How lucky are we to live in a time where Beyoncé exists? One of the few artists for whom releasing an album can genuinely be described as a cultural event, the announcement of ‘RENAISSANCE’ seemingly came at exactly the right time, with a proper excitement-building lead time instead of the normal surprise drop. Returning us to the kind of radio-friendly single that we haven’t seen her do since 2011’s ‘4’, ‘Break My Soul’ only piqued interest, fans speculating on whether she was heralding a party or rallying for some kind of anti-capitalist revolution. Both seemed plausible; as she so wisely told us herself on ‘Formation’, “you know you that bitch when you cause all this conversation.”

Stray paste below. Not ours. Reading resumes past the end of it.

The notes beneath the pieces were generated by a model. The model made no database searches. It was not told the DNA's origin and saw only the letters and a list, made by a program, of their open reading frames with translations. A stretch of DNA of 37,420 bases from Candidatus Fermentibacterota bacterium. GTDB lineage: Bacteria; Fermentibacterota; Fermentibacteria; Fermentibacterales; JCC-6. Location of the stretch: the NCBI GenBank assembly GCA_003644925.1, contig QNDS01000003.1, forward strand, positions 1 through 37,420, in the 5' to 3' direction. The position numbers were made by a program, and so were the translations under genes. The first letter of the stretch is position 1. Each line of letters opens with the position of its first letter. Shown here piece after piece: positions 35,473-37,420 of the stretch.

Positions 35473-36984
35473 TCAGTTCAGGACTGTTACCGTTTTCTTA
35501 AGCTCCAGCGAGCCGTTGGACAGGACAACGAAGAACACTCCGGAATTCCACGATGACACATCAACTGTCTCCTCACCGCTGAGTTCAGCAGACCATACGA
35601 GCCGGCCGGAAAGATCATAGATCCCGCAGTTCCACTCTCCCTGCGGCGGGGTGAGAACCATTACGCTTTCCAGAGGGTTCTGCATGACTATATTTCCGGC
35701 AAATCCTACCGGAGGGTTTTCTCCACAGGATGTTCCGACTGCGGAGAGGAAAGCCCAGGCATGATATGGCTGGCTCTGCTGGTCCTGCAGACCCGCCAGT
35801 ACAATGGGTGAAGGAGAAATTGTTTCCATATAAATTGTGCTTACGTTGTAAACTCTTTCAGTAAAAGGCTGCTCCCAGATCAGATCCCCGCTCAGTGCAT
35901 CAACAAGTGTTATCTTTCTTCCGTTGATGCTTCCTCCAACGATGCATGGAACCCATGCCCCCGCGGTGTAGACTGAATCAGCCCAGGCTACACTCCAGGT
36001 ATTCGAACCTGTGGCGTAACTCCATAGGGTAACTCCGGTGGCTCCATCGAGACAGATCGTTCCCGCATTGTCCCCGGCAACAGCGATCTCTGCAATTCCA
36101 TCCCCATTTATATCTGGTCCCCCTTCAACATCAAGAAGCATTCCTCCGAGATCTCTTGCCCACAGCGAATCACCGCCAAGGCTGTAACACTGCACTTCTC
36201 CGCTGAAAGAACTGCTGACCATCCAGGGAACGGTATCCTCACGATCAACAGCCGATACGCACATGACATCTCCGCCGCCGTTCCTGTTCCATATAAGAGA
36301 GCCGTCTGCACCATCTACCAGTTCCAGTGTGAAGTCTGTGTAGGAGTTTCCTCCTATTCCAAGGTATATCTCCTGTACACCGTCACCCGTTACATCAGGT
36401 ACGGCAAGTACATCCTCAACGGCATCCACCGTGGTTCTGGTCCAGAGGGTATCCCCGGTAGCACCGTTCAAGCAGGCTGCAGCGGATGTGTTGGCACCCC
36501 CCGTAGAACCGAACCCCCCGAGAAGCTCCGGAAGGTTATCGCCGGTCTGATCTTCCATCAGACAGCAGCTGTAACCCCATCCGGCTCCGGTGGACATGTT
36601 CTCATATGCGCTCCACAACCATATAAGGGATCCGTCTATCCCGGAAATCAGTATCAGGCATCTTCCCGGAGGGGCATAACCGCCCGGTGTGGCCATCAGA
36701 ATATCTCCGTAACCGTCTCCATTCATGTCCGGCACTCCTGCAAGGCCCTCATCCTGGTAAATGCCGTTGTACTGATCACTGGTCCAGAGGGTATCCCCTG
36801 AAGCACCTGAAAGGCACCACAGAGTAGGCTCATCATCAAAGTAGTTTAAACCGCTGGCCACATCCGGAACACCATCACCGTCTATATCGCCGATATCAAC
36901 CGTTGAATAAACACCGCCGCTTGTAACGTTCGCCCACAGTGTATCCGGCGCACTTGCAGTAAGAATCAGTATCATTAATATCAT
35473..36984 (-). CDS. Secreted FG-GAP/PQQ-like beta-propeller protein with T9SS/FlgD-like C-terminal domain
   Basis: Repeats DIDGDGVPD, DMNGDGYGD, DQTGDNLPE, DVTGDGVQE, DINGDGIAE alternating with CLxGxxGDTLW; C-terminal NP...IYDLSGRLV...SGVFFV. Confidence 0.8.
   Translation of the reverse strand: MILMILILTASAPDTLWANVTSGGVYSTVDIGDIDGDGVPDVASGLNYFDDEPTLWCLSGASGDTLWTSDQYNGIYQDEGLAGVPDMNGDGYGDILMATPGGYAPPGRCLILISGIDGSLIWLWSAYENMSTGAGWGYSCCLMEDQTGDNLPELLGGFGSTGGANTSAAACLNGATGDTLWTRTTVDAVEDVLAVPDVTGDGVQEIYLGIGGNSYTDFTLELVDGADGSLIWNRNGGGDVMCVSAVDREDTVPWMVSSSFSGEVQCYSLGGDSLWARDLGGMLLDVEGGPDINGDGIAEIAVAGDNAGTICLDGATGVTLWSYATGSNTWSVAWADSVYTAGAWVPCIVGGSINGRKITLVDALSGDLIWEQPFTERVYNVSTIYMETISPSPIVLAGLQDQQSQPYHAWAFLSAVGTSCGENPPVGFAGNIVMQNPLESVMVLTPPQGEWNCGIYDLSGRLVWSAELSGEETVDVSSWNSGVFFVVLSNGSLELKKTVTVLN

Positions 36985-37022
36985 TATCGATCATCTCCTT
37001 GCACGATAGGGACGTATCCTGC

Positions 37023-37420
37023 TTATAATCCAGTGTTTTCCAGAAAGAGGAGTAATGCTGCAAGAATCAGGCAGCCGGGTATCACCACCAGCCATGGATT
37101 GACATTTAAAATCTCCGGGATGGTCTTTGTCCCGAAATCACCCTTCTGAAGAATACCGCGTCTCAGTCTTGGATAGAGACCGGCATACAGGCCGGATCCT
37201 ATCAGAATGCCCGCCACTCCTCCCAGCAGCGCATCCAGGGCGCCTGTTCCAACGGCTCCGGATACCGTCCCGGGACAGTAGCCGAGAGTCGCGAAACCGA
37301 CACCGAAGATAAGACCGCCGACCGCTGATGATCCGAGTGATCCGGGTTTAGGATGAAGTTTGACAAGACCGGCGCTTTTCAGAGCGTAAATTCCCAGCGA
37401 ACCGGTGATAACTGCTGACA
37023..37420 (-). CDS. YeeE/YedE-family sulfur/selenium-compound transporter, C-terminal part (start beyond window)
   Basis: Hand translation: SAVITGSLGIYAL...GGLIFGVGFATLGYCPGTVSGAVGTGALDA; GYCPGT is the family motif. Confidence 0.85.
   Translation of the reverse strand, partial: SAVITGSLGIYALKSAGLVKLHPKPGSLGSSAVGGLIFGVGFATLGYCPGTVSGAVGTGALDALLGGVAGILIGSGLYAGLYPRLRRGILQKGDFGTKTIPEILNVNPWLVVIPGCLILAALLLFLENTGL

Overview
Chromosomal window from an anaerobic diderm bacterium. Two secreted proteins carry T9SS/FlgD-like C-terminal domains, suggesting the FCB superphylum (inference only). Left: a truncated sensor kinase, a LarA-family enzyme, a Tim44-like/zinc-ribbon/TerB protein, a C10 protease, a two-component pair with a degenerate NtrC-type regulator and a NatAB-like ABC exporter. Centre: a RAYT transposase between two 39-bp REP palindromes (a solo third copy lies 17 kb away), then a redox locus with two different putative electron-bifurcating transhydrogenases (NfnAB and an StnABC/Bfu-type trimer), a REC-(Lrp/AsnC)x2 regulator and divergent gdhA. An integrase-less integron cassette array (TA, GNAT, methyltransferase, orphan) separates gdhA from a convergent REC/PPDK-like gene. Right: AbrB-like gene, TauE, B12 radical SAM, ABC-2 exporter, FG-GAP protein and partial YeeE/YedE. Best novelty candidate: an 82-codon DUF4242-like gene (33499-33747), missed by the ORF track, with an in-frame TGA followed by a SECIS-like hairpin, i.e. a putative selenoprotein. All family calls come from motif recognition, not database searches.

Dance music was what was teased, and it turns out that it was exactly what we got. Written as a cathartic escape during the pandemic, ‘RENAISSANCE’ is an album of high energy, a ballroom event where the category is most firmly Bey. It’s a house record yes, but the house is a sprawling mansion, a historical artefact in which each exhibit is lovingly handled and displayed. Beyoncé has often been talked about as a vocal powerhouse, but on ‘RENAISSANCE’, she multiplies her skills in imaginative ways; the braggy-ballroom hostess on ‘Pure/Honey’, the staccato southern sass of ‘Thique’, the butterfly-light soprano of ‘Alien Superstar.’ On some songs, she showcases several different vocal-characters with seamless transition, showing just how far her expression has expanded since the days of Sasha Fierce’s explicit alter-ego.